Synopses & Reviews
The UNIX operating system has become a key part of the technology landscape as we move into the 21st century. There are now a huge number of large-scale data management and transaction-processing systems built on UNIX platforms, and UNIX is at the core of the server backbone of the Internet. 'The new edition of this highly successful book for professional programmers provides a lucid and well structured guide to developing UNIX software in the C language, and has been updated to reflect the more distributed environments typical of current IT solutions.
UNIX System Programming concentrates on a detailed study of the UNIX system call interface - the programming interface between the UNIX kernel and application software running in the UNIX environment - and additionally covers some of the more important subroutine libraries.
Features fundamental techniques are developed in depth and are fully supported with program examples highly relevant to the two important standards - the X/OPEN portability guide and the IEEE POSIX standard strong emphasis on exercises and examples throughout
New to this edition
more on signals and signal handling
more on interprocess communication using pipes
more on advanced interprocess communications and the terminal whole section on sockets
From a wealth of experience of developing system and application software, and a real appreciation of the needs of UNIX system programmers, the authors fully appreciate that computing is not a spectator sport. By exploring both system calls and subroutine libraries they give the reader a practical appreciation of when not to reinvent the wheel, as well as a better understanding of the internal workings of this still elegant operating system.
TABLE OF CONTENTS:
1. Basic Concepts and Terminology.
1.1. The file.
1.2. The process.
1.3. System calls and library subroutines.
2. The File.
2.1. UNIX file access primitives.
2.2. Standard input, standard output and standard error.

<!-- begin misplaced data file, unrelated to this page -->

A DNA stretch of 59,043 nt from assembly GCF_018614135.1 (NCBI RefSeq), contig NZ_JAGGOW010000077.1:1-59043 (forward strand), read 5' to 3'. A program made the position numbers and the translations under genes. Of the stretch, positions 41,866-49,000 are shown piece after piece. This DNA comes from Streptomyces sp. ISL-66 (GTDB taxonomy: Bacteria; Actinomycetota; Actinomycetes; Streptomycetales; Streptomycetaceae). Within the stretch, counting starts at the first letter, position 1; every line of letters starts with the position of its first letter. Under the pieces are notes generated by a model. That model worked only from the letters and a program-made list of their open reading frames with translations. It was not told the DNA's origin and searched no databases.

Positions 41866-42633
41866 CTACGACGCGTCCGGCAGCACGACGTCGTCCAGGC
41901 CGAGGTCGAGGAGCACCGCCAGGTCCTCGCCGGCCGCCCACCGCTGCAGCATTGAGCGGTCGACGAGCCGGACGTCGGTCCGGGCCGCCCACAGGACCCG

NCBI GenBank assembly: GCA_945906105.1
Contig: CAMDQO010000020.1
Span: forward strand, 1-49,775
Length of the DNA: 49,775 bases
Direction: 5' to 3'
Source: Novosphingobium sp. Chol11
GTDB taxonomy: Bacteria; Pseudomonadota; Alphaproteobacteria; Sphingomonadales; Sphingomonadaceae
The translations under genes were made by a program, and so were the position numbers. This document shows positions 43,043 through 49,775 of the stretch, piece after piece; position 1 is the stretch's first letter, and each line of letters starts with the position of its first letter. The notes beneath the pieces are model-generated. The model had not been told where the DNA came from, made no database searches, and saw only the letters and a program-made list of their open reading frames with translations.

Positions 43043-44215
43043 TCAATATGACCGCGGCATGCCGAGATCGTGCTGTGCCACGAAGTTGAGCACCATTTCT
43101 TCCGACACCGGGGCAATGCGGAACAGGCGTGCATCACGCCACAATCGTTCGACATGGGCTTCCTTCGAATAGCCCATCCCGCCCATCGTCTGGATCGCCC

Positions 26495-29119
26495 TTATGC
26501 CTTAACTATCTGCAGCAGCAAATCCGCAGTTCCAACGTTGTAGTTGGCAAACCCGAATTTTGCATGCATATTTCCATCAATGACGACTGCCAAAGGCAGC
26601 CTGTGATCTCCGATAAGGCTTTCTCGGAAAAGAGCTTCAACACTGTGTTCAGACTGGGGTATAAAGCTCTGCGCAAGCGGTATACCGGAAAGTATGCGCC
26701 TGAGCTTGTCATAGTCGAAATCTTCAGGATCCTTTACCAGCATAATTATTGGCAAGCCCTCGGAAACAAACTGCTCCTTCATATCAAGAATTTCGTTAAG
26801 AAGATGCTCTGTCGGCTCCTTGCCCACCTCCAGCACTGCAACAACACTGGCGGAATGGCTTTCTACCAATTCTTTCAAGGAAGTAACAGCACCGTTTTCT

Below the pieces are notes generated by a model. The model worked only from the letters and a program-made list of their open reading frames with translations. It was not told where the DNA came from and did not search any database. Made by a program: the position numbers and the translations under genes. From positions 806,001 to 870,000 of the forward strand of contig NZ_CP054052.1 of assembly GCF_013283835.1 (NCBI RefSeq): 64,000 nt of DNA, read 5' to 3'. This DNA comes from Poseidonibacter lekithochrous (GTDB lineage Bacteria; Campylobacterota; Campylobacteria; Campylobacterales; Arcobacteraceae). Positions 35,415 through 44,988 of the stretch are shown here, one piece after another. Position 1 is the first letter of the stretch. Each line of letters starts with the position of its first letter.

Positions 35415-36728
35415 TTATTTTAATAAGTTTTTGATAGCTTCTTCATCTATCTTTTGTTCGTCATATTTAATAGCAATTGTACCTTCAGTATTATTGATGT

2.3. The standard I/O library: a look ahead.
2.4. The erno variable and system calls.
3. The File in Context.
3.1. Files in a multi-user environment.
3.2. Files with multiple names.
3.3. Obtaining file information: stat and fstat.
4. Directories, File Systems and Special Files.
4.2. Directories: the user view.
4.3. The implementation of a directory.
4.4. Programming with directories.
4.5. UNIX file systems.
4.6. UNIX device files.
5. The Process.
5.1. Review of the notion of a process.
5.2. Creating processes.
5.3. Running new programs with exec.
5.4. Using exec and form together.
5.5. Inherited data and file descriptors.
5.6. Terminating processes with the exit system call.
5.7. Synchronising processes.
5.8. Zombies and premature exits.
5.9. smallsh: a command processor.
5.10. Process attributes.
6. Signals and Signal Handling.
6.2. Signal handling.
6.3. Signal blocking.
6.4. Sending signals.
7. Interprocess Communication Using Pipes.
7.2. FIFOs or named pipes.
8. Advanced Inter-Process Communications.
8.2. Record locking.
8.3. Advanced IPC facilities.
9. The Terminal.
9.2. The UNIX terminal.
9.3. The programmers view.
9.4. The connect example.
10. An Introduction to UNIX Networking.
10.3. Addressing a process.
10.4. Socket interface.
10.5. Programming the connection oriented model.
10.6. Programming the connectionless oriented model.
10.7. Transport level interface.
11. The Standard I/O Libary.
11.2. File structures.
11.3. Opening and closing streams: fopen and fclose.
11.4. Single-character I/O: getc and putc.
11.5. Pushing characters back onto a stream: ungetc.
11.6. Standard input, standard output and standard error.
11.7. Standard I/O status routines.
11.8. Input and output by line.
11.9. Binary input and output: fread and fwrite.
11.10. Random file access: fseek, rewind, ftell.
11.11. Formatted output: the printf family.
11.12. Formatted input: the scanf family.
11.13. Running programs with the Standard I/O Library.
11.14. Miscellaneous calls.
12. Micellaneous System Calls and Library Routines.
12.2. Dynamic memory management.
12.3. Memory mapped i/O.
12.5. String and character manipulation.
12.6. A selection of other useful functions.
This text concentrates on the programming interface that exists between the UNIX kernel and applications software that runs in the UNIX environment - the UNIX system call interface.